Secret Location: 44 69 72 65 63 74 6c 79 20 69 6e 73 69 64 65 20 74 68 65 20 6d 6f 75 74 68 20 6f 66 20 74 68 65 20 62 72 65 61 6b 77 61 74 65 72 2c 20 74 6f 20 74 68 65 20 72 69 67 68 74 20 6c 6f 6f 6b 69 6e 67 20 6f 75 74 2e
    Long Beach, CA, USA

    In With: 2900 psi
    Out With: 1400 psi
    Max depth: 45 feet
    Waves: Pretty flat
    Visibility: shit to 10 feet
    Water Temperature: 62 degrees
    Air Temperature: 72 degrees
    Total Bottom Time: 25 minutes or so

    I hit bottom at 45 feet; the floor was a three foot deep mass of mush.

    I swam towards the wall where there was a mass of boulders; starting at the bottom I went up.

    I didn’t see one lobster – not one.

    I came across a few molts, which gave me hope, but I just didn’t see any lobsters at all.

    They weren’t in the rocks, on the rocks or out in the mush.

    Not to come back empty handed, I put a lobster molt in my bag, and after about 25 minutes doing a lobsterless search for bugs, I called it quits.

    I surfaced, signaled with my light, and the boat came and picked me up.

    Me with my molt.
    Me with my molt – that is just a lobster shell.

    They then went around and pulled the ten hoop nets that they dropped before my dive.

    An ocopus is caught.
    They pulled up an octopus.

    Ranger Danger was about to throw it back, but Luis said, “Keep it, I can make tacos with it.”

    Finally, a bug is on board!
    Ranger Danger pulled up a bug!

    Finally, we are not skunked!

    Well, at least there’s a bug on the boat.

    Ranger Danger shows his bug.
    Ranger Danger shows his bug.

    Captain Tom said, “Enough of wasting our time going SCUBA diving, let’s go where the lobsters are…”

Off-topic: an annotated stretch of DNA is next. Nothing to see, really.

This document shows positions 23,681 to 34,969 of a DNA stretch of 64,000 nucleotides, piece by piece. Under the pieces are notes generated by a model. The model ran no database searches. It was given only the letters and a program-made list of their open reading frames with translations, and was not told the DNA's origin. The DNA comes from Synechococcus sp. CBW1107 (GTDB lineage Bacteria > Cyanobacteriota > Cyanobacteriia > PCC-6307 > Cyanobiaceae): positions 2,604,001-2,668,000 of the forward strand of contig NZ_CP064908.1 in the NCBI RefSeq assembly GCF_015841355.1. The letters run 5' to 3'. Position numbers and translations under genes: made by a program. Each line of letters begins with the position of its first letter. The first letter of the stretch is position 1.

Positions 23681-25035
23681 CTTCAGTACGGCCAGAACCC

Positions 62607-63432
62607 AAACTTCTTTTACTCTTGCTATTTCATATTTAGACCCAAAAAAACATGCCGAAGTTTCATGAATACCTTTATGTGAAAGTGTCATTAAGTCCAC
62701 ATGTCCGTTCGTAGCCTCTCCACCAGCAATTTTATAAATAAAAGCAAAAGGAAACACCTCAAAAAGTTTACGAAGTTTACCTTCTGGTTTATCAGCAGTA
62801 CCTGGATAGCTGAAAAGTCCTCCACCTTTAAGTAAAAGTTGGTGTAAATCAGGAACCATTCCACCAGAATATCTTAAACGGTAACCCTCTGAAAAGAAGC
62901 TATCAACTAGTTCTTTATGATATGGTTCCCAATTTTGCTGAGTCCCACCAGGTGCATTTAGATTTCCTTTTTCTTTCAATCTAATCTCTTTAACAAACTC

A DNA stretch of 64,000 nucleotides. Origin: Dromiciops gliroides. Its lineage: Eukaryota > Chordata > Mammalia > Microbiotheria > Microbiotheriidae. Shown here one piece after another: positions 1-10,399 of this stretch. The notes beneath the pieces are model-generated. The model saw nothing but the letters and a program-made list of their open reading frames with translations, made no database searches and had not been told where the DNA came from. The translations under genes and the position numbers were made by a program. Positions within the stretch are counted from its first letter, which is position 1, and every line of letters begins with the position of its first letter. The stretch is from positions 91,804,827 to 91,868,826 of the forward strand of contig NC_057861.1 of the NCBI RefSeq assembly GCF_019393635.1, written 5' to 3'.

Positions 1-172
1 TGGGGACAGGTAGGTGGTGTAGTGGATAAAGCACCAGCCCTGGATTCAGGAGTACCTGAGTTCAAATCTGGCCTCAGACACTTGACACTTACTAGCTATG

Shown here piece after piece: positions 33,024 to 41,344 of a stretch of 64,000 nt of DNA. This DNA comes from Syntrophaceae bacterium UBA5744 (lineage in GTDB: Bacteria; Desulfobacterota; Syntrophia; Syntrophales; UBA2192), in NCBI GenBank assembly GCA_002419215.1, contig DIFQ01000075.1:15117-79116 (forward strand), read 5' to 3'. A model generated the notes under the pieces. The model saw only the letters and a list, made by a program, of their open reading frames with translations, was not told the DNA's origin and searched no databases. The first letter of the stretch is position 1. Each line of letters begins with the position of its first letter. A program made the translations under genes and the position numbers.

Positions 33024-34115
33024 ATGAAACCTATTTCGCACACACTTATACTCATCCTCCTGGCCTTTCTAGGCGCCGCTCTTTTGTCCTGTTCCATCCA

He started up the boat and went inside the harbor.

    You can hoop net in certain parts of the harbor, but diving anywhere in the harbor is illegal without Police permission.

    I don’t mind because harbor diving is nasty.

    The Los Angeles Harbor
    The Los Angeles Harbor

    We dropped ten hoop nets at two points and drank beer for 40 minutes waiting for the lobsters to crawl into the baited nets.

    It was Luis’s turn to pull the nets.

    The first pull yielded nothing.

    Luis catches his first bug.
    The second pull yielded Luis his first bug.

    The other three at this spot were empty, or as Captain Tom called them, “blanks.”

    We went to the second spot where Luis kept pulling the nets.

    I was looking over Captain Tom’s shoulder to see what was inside when the net broke the surface.

    Suddenly, I got an elbow in my stomach and a push to the other side of the boat, where I landed on the cooler.

    A monster bug is thrown on deck.
    Holy crap! A huge bug landed on deck!

    “We had to get that thing in the boat, it was hanging on the outside,” Captain Tom said.

    Luis shows off his catch.
    Luis with his monster bug.

    The bug weighs in at 10.6 pounds.
    The bug weighs in at 10.6 pounds.

    Ranger Danger poses with the monster lobster.
    Ranger Danger poses with the monster lobster.

    I filled out another line in my lobster report card to reflect the gear change…

    Me throwing a hoop net.
    Me throwing a hoop net.

    Me pulling a hoop net up.
    Me pulling a hoop net up.

    I did as well at hoop netting as I did with SCUBA diving for lobster – ZERO!

    We stayed there for another drop, and ended up catching one more lobster.

    We tried other spots, but had no further success.

    We headed back around 2 AM.

    The catch for the night.
    The catch for the night – four lobsters and one octopus.

    The Queen Mary at night.

    So the final score for tonight:

    SCUBA Diving – 0 lobsters

    Hoop Netting – 4 lobsters

    It was a fun and interesting trip, however, mixing hoop nets and SCUBA on the same boat just is really awkward.